Once again, Friday against Oklahoma City, Karl-Anthony Towns showed how high the bar can be.

Dominant on both ends of the court, Towns scored 33 points, had 19 rebounds and four blocks — season highs in each category. His moves were killer and his screens crisp as the Timberwolves beat the Thunder for the second time in a week.

His mood, afterward, was curt, complete with vague references (“Chitter-chatter,” he said) to those who may have been critical of his play.

Well, whatever motivates him to perform like he did Friday, just about everyone associated with the team would like to see it more. Talking to veterans on the team, the key for the third-year center now is to do it on a nightly basis.

“Karl did it for himself,” Jimmy Butler said after Friday’s game. “I had a little talk with him. Karl was ready. He was locked in and when he’s playing like that, [he’s] arguably one of the best players in the league. We need that every night. Not just at home, not just on Tuesday, not just on Sunday. We need that every night out of everybody.”

After Saturday’s practice, veteran Jamal Crawford praised what he called a great “little things game” for Towns.

To Crawford, Towns’ play shouldn’t be judged by just points and rebounds. “He can get 25 in his sleep, to be honest,” Crawford said of Towns. “With the way he shoots, he’ll get that in his sleep. To me what’s impressive is the screens he sets, the way he gets his guards up, the way he steps up on defense. Talking.”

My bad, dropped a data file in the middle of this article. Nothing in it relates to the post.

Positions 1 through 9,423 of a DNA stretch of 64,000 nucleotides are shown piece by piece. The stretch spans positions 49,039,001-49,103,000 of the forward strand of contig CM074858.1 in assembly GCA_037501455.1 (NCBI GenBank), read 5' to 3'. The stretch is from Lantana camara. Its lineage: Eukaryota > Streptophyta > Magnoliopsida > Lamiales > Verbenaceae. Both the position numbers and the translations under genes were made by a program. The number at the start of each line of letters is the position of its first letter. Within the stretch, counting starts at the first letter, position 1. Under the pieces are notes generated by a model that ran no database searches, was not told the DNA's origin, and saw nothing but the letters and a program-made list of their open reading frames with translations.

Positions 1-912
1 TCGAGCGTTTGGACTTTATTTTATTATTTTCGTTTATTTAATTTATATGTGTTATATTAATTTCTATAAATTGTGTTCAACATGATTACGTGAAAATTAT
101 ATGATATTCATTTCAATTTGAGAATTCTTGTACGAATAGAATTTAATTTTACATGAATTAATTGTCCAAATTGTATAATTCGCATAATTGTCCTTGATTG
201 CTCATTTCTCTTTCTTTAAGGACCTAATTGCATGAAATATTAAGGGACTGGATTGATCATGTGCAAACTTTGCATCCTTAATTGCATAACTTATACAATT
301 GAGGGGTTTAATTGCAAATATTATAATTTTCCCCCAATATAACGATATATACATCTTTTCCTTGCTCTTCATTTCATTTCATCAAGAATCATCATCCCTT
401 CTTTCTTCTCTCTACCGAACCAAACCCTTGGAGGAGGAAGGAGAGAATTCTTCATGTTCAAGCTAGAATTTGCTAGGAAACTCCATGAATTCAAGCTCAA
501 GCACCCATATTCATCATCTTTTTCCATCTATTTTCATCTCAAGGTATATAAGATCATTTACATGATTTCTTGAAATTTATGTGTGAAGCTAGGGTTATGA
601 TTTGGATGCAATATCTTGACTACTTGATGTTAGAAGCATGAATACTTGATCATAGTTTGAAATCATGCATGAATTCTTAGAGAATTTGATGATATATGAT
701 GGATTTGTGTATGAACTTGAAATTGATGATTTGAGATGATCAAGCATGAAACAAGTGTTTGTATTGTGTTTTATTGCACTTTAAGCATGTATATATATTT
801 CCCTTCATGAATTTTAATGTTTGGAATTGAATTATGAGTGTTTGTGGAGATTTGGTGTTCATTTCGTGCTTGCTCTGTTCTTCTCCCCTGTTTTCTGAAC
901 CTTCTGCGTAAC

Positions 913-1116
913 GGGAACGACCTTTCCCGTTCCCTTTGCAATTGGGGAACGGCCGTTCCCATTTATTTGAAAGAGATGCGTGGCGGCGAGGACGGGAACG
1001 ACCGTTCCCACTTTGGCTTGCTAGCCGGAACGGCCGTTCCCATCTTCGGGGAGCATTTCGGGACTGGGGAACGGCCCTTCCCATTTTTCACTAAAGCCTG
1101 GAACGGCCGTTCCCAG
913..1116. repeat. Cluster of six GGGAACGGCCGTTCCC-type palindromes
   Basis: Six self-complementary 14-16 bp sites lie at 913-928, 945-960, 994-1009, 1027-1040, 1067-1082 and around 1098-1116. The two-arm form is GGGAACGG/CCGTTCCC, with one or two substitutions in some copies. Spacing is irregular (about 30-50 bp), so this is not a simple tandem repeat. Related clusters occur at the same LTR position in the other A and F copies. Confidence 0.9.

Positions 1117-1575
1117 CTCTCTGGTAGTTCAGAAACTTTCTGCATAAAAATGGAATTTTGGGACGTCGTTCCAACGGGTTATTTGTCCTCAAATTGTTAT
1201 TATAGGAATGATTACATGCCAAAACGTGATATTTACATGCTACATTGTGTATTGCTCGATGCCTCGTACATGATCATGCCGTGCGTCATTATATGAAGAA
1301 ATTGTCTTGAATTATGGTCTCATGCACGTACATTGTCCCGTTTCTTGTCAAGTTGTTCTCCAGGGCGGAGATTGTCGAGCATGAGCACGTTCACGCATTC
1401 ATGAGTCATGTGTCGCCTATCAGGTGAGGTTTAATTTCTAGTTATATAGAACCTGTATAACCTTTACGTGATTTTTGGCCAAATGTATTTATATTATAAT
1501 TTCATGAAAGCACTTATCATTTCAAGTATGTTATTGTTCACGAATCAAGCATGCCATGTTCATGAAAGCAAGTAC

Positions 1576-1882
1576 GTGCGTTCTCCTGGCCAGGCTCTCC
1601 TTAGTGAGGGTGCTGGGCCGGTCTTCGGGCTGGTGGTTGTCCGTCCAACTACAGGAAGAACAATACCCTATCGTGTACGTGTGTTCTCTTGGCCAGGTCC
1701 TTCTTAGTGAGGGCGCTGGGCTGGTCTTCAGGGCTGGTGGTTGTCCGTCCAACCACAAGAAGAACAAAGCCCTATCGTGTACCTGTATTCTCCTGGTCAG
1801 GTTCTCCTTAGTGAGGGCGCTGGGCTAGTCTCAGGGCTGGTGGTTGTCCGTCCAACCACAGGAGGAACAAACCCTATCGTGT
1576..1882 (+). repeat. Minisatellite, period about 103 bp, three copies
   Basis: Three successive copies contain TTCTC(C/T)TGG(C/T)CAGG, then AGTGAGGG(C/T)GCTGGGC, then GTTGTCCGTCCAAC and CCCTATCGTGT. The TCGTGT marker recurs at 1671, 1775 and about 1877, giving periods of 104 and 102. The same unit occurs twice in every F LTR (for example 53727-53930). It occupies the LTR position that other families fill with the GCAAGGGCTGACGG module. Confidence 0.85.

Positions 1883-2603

Crawford saw all of that Friday. “Everyone will see the 33 and 19,” he said. “But it was the little things that were more impressive.”

Towns is a double-double machine. He has five of them in six games this season. But the little things?

Sometimes they can be a little up and down.

At times he may fall victim to putting himself into difficult positions by his desire to do so much. After Saturday’s practice he was talking about going after not 50-50 balls but 20-80 balls. “I’m just trying to make things that don’t seem possible, possible,” he said.

Sometimes that puts him deep under the basket going for a rebound he can’t get while his man is streaking down the court. Sometimes trying to do too much can be harmful for the team’s defense.

Friday Towns defended the rim while playing within the scheme much of the night. Especially at the end, when the Wolves got some key stops.

“He’s going to do that offensively,” guard Jeff Teague said. “But what he brought defensively is amazing. He played great everywhere. He just played hard, physical. He played like a man.’”

They key is for Towns to get to the point where that level of play is the norm.

Tom Thibodeau said it’s all a part of a young player’s development. “He’s still learning,” the Wolves coach said. “A big part of it is understanding how important it is to bring that effort every night, understanding you can play great when you’re not shooting well. You can rebound, defend, block shots, make plays for others.”

“I think it’s more about me trusting myself and my abilities a little more,” Towns said. “Trusting myself completely in all aspects, on both ends.”

Whatever it takes.

“He’s learning,” Taj Gibson said. “His defense was great [Friday], especially late when we needed to get a stop on [Russell Westbrook]. He’s doing good. He learned from the last two games and we just have to keep motivating him to get better and better.”

Staff writer Jerry Zgoda contributed to this report.